Senator Kamala Harris took on 2020 frontrunner Joe Biden during Thursday night's debate by highlighting his controversial history on the practice of desegregation bussing. So what is it?
Desegregation bussing (also known as forced bussing) is the practice of transporting students to schools in different neighbourhoods in an effort to address racial segregation.
Bussing in general had been around for a long time, used to shuttle students from rural areas to larger, more consolidated schools, but it became controversial when race came into play.
In 1954, the Supreme Court found racially segregated schools to be unconstitutional in the landmark Brown v Board of Education ruling. Before Brown, schools for black children were typically inferior to white schools and received far less funding from states.
Desegregation bussing began several years after. Initially, it only involved moving black and Latino students into white schools.
By the 1970s, the method had evolved in some districts into two-way bussing, where white students were bussed to minority schools and black and Latino students were transported to white-majority schools.
Was it successful?
Bussing and, later, two-way bussing, elicited pushback from white parents and politicians from the late 1950s through the 1980s.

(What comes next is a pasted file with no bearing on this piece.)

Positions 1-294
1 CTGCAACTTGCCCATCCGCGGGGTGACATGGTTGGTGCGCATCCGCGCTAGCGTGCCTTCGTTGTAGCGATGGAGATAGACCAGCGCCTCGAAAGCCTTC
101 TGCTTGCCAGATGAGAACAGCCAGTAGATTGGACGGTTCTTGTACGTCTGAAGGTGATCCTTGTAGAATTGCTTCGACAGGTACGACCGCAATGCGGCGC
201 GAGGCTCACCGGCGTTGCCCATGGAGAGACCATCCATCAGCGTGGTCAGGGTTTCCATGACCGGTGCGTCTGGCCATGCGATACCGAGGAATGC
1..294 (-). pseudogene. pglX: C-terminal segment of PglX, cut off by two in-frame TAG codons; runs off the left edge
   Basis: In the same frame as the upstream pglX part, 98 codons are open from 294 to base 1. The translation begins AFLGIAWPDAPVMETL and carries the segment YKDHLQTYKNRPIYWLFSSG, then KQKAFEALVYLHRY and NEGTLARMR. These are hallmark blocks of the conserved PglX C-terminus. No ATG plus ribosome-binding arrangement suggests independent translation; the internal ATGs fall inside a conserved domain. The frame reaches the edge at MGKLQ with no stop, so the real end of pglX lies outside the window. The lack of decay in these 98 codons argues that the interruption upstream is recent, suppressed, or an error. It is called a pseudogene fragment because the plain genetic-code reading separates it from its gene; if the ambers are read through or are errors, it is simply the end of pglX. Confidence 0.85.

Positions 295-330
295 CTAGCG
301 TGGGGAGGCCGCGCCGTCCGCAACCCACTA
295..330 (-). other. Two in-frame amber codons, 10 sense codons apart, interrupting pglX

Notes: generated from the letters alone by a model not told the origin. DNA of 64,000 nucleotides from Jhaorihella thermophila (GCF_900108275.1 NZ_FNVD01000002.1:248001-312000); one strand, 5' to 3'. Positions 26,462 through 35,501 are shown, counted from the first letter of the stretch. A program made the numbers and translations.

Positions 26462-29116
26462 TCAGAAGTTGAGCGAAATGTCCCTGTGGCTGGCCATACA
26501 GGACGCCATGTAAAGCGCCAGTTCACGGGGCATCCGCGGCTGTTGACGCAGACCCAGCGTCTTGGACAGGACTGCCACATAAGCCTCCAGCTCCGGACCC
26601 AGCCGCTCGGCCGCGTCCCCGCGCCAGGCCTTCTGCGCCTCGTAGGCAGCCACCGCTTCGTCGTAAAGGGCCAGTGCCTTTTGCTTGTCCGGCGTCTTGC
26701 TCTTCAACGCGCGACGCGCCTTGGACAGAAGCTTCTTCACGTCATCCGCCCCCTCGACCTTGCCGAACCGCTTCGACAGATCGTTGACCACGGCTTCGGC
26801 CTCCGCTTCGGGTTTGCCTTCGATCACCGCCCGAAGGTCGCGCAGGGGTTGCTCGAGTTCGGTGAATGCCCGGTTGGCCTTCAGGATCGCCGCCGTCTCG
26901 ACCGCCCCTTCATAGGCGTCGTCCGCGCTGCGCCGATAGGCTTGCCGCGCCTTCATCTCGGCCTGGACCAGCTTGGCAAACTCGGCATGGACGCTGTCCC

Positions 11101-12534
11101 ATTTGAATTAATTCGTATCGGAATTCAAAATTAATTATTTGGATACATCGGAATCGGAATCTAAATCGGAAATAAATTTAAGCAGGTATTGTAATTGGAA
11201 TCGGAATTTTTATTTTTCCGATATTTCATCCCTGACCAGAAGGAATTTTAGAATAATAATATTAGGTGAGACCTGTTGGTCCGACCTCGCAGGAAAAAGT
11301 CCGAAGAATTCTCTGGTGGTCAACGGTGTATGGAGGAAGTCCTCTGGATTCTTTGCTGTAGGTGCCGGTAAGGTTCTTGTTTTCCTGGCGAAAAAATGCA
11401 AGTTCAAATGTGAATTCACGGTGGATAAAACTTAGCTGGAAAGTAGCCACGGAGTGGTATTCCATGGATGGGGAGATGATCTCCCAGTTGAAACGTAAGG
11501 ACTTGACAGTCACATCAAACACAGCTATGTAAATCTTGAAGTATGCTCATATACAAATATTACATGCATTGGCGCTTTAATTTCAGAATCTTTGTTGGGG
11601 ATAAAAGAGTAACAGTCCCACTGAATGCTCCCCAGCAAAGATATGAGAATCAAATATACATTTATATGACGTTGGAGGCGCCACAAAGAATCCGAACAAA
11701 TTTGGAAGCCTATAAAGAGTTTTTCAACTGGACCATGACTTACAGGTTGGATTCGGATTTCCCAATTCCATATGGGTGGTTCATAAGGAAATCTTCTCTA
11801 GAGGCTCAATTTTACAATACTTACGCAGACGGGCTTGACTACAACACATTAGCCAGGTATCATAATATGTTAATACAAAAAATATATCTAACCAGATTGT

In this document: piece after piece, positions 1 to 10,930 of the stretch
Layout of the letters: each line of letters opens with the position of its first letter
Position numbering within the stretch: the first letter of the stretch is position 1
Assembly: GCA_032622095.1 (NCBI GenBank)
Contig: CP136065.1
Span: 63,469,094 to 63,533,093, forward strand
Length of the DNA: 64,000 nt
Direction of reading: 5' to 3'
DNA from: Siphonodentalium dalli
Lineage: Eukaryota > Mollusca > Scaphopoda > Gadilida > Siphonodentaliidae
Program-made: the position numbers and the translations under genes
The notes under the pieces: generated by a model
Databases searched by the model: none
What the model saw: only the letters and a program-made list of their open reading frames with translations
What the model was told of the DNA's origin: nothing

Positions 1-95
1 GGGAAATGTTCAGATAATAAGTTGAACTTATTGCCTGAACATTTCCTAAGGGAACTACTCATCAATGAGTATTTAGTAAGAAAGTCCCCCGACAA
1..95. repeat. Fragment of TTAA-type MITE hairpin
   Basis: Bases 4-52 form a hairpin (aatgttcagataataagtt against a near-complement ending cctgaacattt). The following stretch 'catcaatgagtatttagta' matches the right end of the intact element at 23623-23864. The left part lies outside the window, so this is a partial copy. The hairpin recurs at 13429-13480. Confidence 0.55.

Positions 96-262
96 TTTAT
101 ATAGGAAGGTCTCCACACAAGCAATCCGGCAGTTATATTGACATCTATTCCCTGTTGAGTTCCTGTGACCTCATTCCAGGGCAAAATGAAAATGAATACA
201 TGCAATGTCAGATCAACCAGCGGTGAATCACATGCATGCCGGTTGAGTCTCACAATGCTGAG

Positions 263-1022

"Both were controversial," says Dartmouth College Prof Matthew Delmont, a historian and author of the book Why Busing Failed: Race, Media, and the National Resistance to School Desegregation.
"Anti-bussing protesters didn't always distinguish between the two, but districts where they were trying to do two-way bussing programmes saw even more protests."
The very first anti-bussing protest, he says, was in New York City in 1957, where white parents opposed a plan to send a few hundred black and Puerto Rican students from their overcrowded school into a predominantly white school.
As the practice of bussing expanded, with court orders for cities to desegregate schools, more massive protests took place across the country, with notably violent ones in Boston, Massachusetts, Pontiac, Michigan, and Louisville, Kentucky.
Students were attacked with bricks, buses required police protection, and lawmakers came under increasing pressure from white voters to end the policy.
But even so, for students, the practice was successful when it was properly implemented.
Minneapolis, Minnesota, Berkley, California, and Raleigh-Durham, North Carolina, were all examples of cities that found a way to work through the initial upset and integrate, Prof Delmont explains.
"The actual experience of students tended to be quite positive once these plans go past the controversies," Prof Delmont says, noting that studies following up on these students found they were beneficial in particular for students of colour.
"That's what Kamala Harris was talking about."
A 2016 report on Boston's still-ongoing voluntary city-to-suburb bussing programme, Metco, found that 98% of participating minority students graduate on time, and most score higher on state tests than their city school peers.
However, many Americans saw the 1970s as proof that desegregation bussing was "a failed endeavour", he says.